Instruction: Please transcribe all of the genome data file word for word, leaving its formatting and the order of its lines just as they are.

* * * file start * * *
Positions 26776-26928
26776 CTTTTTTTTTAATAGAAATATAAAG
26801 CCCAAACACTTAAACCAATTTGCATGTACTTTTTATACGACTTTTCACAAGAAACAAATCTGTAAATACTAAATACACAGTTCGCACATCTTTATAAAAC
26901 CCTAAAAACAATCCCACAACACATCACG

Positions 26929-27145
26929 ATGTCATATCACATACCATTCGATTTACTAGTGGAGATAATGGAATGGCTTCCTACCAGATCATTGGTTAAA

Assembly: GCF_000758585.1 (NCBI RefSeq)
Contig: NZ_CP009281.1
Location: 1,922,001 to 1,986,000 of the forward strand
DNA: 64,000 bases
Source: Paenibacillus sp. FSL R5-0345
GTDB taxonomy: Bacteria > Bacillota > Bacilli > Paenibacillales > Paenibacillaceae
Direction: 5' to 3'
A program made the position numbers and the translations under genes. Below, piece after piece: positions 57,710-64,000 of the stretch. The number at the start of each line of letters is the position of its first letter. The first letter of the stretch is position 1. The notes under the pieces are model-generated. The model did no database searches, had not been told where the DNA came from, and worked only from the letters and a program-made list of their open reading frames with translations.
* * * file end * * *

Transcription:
Positions 26776-26928
26776 CTTTTTTTTTAATAGAAATATAAAG
26801 CCCAAACACTTAAACCAATTTGCATGTACTTTTTATACGACTTTTCACAAGAAACAAATCTGTAAATACTAAATACACAGTTCGCACATCTTTATAAAAC
26901 CCTAAAAACAATCCCACAACACATCACG

Positions 26929-27145
26929 ATGTCATATCACATACCATTCGATTTACTAGTGGAGATAATGGAATGGCTTCCTACCAGATCATTGGTTAAA

Assembly: GCF_000758585.1 (NCBI RefSeq)
Contig: NZ_CP009281.1
Location: 1,922,001 to 1,986,000 of the forward strand
DNA: 64,000 bases
Source: Paenibacillus sp. FSL R5-0345
GTDB taxonomy: Bacteria > Bacillota > Bacilli > Paenibacillales > Paenibacillaceae
Direction: 5' to 3'
A program made the position numbers and the translations under genes. Below, piece after piece: positions 57,710-64,000 of the stretch. The number at the start of each line of letters is the position of its first letter. The first letter of the stretch is position 1. The notes under the pieces are model-generated. The model did no database searches, had not been told where the DNA came from, and worked only from the letters and a program-made list of their open reading frames with translations.